Today, I grit my teeth in worship time because the songs we sing are so bizarre, unfocused, irrythmic, vague, and constructed for marketing purposes. Who is this sung to? For? And why is there a new song or two every week? Why does the entire verse consist of the same note or two, and yet it’s so hard to sing? Heck, I used to play drums on a church worship team, and I’m not even sure how to make all the syllables fit in that line. And why does nothing rhyme so I might recall the rhyme and remember how the song goes? Maybe it’s me. I dunno. I think the last contemporary worship song that helped me connect to God was “Revelation Song,” and that came out like a decade ago, right?

I don’t want to sit in a pitch-black theater anymore, where I can’t see people around me (you know, the Body of Christ), and where I can’t look at anyone on stage because I have a strobe light flashing in my eyes, all 50,000 watts of it. I don’t want to go to church and worry that I may have an epileptic seizure from the light show.

Jesus, Light of the World. Remember when churches were lit by natural light? Often with some stained glass windows, which were enough light show for most of us? I get enough darkness during the week. Can I come to church and see the faces of fellow believers lit both by natural light and also the Light of the Holy Spirit? Please?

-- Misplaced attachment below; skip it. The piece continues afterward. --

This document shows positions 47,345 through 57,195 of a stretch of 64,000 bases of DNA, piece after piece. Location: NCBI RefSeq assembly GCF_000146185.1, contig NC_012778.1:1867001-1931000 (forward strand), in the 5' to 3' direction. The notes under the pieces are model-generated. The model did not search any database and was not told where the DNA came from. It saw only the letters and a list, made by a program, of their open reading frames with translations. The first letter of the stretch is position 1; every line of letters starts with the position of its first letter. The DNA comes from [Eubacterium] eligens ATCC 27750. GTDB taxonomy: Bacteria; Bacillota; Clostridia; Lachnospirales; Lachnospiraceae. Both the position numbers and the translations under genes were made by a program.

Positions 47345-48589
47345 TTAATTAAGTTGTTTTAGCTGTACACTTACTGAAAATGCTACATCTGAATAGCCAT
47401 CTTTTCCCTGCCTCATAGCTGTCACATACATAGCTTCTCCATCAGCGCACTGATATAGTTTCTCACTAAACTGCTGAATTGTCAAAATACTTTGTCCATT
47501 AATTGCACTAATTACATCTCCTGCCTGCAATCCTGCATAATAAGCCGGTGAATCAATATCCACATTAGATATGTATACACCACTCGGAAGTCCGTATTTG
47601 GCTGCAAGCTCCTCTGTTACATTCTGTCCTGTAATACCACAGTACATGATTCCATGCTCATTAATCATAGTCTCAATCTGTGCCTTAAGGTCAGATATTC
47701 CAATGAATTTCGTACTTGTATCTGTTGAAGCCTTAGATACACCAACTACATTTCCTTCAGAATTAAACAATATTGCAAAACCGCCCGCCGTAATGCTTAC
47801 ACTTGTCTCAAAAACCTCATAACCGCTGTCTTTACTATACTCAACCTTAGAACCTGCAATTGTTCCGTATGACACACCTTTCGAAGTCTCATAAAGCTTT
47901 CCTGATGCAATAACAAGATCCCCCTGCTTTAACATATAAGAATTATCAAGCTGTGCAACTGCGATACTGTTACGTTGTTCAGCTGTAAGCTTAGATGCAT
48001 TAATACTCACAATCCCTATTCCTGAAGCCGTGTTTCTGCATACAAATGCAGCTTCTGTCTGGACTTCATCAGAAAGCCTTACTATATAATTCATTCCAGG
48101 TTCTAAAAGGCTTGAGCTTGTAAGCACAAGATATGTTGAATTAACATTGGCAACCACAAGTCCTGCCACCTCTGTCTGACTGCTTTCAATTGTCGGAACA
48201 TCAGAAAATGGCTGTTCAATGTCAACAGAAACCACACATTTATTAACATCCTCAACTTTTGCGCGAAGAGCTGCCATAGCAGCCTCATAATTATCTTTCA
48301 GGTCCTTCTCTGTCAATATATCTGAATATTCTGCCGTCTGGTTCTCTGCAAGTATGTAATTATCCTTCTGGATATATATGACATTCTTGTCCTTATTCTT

And speaking of Jesus, can I hear the Word of God read out loud? A big chunk of it? In context, please, and not a set of cherry-picked verses used to make a point. And can the sermon be about Jesus and not about how I can try harder to be a good Christian? I don’t need five points and an application or three. I need Jesus. I need to hear about Him because it’s unlikely I’ll hear about Him from the world, except as a curse word or two, and the world is where I dwell for most of the week anyway. Maybe if I heard more about Jesus, some of those places where I’m screwed up as a husband, parent, employee, or whatever would get better because I had more of Jesus—rather than having more Christian principles I can’t possibly keep because I’m a broken person who is terrible at using checklists to make myself better.